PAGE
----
It's an all-too-familiar scenario in today's competitive job market. You've scoured the employment websites, participated in endless job interviews, and reached out to your professional and personal networks. Yet despite all your hard work, you've been unable to find work.
Depending on your situation, there may be a short-term solution to your long-term job problem — temporary employment or "temping." Today's employers are offering temporary positions for a number of reasons, including the opportunity to "try out" prospective employees or to reduce overhead expenses.
While a temporary job may not be your ideal position, it does offer unique advantages, including:
- The opportunity to get your foot in the door. Temping with a good company may allow you to showcase your talent and work ethic, and develop relationships with hiring managers. It also gives you the chance to try out a specific job or company before you make a long-term commitment.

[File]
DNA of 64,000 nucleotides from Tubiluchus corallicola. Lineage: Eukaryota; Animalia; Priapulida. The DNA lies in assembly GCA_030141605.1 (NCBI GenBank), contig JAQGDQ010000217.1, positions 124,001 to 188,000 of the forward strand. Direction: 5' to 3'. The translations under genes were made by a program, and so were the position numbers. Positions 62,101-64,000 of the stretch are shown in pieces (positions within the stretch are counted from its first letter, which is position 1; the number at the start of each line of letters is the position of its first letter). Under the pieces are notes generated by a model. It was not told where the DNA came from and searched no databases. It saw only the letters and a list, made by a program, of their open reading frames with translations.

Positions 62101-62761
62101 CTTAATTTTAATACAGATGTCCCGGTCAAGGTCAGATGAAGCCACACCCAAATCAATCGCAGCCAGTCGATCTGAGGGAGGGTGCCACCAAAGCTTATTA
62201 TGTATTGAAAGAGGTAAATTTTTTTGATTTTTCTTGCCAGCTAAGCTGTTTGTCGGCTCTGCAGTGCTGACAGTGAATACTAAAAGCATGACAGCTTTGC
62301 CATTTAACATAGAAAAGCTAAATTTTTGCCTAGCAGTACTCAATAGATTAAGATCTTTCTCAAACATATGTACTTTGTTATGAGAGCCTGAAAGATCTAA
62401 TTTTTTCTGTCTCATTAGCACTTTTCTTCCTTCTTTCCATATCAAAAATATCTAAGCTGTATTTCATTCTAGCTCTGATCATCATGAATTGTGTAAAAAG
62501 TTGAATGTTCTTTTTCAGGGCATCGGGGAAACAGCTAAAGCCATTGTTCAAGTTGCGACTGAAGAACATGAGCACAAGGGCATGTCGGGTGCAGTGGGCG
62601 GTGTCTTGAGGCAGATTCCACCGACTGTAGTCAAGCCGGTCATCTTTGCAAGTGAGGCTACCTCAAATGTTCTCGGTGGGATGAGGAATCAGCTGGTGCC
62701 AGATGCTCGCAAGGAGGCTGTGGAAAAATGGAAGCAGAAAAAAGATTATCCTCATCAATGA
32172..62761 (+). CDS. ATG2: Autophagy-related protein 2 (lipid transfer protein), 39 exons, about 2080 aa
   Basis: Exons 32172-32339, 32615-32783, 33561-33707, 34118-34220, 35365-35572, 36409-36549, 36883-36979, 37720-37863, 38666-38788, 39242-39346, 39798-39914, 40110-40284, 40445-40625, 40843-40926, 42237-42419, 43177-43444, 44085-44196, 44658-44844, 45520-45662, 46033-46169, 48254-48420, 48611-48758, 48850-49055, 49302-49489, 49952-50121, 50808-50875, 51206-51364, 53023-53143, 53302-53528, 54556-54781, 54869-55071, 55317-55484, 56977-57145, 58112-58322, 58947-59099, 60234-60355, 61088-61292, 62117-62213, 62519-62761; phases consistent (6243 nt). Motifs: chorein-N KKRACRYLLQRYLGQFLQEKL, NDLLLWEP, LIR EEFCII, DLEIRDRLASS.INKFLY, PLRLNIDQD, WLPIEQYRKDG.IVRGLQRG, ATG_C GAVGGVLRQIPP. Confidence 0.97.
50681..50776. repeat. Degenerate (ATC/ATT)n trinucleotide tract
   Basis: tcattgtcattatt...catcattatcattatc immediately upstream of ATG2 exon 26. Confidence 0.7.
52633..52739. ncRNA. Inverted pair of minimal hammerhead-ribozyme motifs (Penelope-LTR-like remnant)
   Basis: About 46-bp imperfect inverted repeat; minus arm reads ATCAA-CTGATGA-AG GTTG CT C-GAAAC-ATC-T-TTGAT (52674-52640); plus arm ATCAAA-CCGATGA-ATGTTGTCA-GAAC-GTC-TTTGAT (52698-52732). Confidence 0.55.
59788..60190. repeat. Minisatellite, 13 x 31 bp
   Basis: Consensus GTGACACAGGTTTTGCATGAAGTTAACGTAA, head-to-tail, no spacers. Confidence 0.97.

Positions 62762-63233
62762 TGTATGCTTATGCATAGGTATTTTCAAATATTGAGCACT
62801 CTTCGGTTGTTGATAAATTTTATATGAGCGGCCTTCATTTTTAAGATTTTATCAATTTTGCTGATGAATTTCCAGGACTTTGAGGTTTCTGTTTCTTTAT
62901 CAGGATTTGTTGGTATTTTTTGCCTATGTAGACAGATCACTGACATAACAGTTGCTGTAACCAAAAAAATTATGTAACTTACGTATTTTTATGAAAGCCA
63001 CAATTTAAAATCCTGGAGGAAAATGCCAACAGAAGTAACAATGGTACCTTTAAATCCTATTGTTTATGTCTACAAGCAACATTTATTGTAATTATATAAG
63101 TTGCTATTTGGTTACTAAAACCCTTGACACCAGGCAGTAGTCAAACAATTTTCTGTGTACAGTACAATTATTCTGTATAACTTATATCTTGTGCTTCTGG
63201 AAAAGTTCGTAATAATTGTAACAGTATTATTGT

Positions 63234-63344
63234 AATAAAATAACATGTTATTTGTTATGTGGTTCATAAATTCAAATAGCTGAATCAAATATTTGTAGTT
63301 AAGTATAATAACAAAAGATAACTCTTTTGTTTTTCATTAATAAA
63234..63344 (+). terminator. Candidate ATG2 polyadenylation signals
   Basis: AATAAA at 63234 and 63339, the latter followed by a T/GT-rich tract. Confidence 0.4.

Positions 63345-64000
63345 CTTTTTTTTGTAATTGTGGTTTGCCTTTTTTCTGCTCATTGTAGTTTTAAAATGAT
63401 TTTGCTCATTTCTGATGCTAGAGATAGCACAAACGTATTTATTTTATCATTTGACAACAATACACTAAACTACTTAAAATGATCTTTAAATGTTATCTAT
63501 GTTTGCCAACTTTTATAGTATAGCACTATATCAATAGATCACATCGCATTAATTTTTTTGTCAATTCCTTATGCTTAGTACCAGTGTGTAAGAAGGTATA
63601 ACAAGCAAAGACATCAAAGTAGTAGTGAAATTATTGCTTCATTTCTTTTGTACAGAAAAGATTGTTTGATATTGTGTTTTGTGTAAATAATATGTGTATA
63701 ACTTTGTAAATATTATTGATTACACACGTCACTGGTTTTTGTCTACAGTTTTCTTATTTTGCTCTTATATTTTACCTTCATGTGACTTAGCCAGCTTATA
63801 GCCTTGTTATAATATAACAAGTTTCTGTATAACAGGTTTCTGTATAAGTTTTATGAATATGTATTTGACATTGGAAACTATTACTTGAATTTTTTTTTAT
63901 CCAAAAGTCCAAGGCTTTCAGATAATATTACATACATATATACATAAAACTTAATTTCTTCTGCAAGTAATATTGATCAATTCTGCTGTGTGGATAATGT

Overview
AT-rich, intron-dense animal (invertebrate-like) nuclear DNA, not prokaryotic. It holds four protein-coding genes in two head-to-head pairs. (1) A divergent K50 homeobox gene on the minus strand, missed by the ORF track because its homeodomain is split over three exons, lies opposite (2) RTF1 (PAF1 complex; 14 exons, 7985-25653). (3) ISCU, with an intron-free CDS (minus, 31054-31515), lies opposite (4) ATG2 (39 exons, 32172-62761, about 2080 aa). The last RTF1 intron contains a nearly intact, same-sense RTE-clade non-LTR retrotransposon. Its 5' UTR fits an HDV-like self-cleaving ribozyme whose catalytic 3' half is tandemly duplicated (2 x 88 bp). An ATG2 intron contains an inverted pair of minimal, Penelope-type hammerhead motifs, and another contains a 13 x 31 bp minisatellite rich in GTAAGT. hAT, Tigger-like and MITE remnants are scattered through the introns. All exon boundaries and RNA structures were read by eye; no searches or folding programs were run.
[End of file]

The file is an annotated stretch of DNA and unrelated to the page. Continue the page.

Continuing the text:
- Income. It's usually a lot easier and less time-consuming to land a temporary job than it is to get a permanent one. That means if you're looking for fast money, temping might be a good solution.
- Resume building. If you are new to the workforce and need to gain experience, a temp job will help you gain valuable experience for your resume. It can also help you fill gaps in your resume.
- New skills. Temping can also help you develop skills that can make you more marketable for prospective employers. For example, you could learn a new software program.
- Self-esteem. If you've been out of work for an extended period of time, having a job can give you a big psychological lift.
Of course, temporary employment isn't without its drawbacks. One of the biggest is that you likely won't get benefits, so if you become sick or want to take a vacation, you may be on your own.
The decision to temp really depends on your needs and financial situation, so be sure to carefully evaluate your options. You never know; temping just might work for you.